Home sales, mortgage approvals, and consumer confidence are all recovering, but there’s still the problem of the glut concentrated in areas with low demand, says the real estate consultancy Acuña y Asociados in a new report. Including bank repossessions, the Spanish property market still has 1.36 million empty properties looking for a buyer, down from the 1.7 million in 2010.
Spanish property prices rose nationally by 2.4% last year, although the actual amount depended on the province and local markets. For example, prices fell in 25 out of Spain’s 52 provinces, where the recovery is yet to materialise due to weak demand and the large number of homes on the market.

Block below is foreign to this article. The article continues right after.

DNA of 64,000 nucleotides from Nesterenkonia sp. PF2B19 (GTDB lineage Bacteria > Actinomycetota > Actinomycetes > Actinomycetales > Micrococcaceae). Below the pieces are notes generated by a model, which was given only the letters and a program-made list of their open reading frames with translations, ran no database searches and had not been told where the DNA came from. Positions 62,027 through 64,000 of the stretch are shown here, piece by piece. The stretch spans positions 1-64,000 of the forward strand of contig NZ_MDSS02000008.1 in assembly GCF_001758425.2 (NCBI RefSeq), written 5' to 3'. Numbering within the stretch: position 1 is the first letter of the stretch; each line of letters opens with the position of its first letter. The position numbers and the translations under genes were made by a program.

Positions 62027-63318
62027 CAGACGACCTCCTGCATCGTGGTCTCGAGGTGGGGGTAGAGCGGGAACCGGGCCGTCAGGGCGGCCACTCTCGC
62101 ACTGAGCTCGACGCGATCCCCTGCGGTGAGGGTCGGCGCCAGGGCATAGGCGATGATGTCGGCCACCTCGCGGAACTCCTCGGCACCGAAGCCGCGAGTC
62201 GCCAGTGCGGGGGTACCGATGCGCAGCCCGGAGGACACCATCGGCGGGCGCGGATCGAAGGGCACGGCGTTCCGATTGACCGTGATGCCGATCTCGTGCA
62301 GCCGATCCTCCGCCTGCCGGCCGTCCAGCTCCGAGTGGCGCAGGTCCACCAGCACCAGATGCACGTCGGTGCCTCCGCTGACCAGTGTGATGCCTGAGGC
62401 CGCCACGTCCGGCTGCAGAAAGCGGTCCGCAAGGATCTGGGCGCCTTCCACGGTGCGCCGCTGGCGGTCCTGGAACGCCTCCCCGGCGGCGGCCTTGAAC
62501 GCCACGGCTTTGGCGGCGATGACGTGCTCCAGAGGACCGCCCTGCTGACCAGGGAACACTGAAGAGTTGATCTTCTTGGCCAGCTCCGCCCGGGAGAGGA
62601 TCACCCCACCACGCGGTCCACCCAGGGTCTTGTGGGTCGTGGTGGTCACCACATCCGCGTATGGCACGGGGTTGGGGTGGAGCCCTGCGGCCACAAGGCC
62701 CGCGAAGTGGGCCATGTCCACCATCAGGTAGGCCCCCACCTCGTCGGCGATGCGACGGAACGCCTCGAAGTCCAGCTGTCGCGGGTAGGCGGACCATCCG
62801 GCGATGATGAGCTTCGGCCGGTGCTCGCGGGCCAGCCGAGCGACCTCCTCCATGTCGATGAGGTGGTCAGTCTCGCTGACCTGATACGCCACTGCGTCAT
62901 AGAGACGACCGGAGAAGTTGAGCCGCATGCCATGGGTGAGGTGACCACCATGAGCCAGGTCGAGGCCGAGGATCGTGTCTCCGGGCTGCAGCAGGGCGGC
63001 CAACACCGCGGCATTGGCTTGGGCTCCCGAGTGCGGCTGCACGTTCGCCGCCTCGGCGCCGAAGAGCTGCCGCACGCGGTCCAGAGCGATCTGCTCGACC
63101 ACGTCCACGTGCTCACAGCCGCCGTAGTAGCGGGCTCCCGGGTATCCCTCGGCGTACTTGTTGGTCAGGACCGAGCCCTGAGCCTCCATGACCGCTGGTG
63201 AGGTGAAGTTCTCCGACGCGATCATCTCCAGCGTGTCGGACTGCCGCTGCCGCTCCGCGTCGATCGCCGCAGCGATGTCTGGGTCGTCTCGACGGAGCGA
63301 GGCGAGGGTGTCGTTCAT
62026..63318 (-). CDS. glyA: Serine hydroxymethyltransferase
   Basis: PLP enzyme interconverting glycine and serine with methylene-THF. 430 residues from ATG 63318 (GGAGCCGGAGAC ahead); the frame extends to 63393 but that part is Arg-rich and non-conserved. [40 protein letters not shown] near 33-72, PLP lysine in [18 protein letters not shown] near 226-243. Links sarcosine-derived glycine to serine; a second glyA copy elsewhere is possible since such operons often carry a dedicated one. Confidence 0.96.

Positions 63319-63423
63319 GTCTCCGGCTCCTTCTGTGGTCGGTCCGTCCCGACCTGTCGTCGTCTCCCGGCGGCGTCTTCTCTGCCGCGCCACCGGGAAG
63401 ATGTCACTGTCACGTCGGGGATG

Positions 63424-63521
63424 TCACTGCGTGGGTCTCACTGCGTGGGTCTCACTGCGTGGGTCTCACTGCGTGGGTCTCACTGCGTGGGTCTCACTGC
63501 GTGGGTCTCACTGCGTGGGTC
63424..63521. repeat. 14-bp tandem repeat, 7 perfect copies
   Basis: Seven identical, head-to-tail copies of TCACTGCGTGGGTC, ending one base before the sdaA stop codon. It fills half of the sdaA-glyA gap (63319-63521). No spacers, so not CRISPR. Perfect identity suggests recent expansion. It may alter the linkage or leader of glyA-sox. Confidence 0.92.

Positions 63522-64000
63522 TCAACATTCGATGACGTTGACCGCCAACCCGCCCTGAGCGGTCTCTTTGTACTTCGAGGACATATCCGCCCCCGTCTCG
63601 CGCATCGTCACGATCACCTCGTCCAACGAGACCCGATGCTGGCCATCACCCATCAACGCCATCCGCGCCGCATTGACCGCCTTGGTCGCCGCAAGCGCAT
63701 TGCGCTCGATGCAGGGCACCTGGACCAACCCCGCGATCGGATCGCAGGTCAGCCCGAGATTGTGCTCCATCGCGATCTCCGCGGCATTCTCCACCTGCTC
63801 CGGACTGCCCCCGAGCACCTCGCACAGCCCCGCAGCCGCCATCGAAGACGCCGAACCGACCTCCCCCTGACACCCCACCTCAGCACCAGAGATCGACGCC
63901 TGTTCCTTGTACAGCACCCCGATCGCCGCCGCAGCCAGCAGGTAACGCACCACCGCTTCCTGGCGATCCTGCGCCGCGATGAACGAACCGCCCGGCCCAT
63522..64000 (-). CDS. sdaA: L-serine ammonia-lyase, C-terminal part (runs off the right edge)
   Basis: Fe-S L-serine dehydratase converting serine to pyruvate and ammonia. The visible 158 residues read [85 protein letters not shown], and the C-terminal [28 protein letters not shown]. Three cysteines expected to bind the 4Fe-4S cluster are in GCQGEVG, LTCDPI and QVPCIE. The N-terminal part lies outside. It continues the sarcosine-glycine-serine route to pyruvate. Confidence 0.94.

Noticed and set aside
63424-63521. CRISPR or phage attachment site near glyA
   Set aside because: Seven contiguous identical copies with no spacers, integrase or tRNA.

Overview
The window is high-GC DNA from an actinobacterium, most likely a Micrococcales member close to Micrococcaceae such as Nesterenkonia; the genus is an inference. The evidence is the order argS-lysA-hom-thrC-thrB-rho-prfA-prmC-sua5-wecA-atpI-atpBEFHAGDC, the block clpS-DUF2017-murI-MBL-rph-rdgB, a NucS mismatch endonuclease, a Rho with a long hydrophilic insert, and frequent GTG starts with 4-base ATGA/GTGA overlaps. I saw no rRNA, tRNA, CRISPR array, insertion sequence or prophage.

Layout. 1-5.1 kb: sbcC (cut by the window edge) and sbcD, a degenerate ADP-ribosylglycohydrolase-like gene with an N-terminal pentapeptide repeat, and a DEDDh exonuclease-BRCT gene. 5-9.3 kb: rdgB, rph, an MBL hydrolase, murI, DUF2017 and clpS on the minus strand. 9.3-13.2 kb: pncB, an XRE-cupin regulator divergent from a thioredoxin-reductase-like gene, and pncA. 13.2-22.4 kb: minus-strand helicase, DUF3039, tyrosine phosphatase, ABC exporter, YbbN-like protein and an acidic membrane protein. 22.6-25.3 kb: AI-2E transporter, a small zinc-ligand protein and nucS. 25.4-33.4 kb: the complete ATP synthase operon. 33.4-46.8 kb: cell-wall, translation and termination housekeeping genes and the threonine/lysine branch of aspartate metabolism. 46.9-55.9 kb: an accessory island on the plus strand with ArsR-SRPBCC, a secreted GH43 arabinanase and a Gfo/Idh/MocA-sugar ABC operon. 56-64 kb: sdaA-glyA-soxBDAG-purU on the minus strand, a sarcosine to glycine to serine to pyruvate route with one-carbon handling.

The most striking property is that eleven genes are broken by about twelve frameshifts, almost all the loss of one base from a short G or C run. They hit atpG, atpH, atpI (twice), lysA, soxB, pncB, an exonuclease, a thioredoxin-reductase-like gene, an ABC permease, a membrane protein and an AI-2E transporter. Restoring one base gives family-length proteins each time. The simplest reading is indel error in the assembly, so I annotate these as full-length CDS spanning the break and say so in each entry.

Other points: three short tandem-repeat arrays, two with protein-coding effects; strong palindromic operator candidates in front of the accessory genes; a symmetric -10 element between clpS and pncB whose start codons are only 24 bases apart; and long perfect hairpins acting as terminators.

Yet experts predict that home inventories will run short first in Madrid, Barcelona, the Balearics, the Canaries and Malaga. In these areas, the new-build stock of homes will run out first, in less than three years, as will be the case in most resorts on the Spanish coast.
House prices have recovery fastest in large cities and in coastal areas such as the Balearics, Barcelona, Madrid, Malaga and the Canaries. Prices here are rising on average between 3.8% and 5.6%. At the other end of the scale, the largest price drops took place in Soria, Palencia, Álava, Orense and Navarra with decreases between 1.9% and 3.5%.
Low population growth will lead to a gradual fall in demand from 2020 onwards. Until then, pent up demand that simmered during the property crisis will cause sales to rise. Some 433,000 properties will be sold by the end of this year, up 15% on last year, but growth will be more moderate until 2019.
Here there are some properties from 191.000€ to 204.000€ in Spain:
Article seen in www.spanishpropertyinsight.com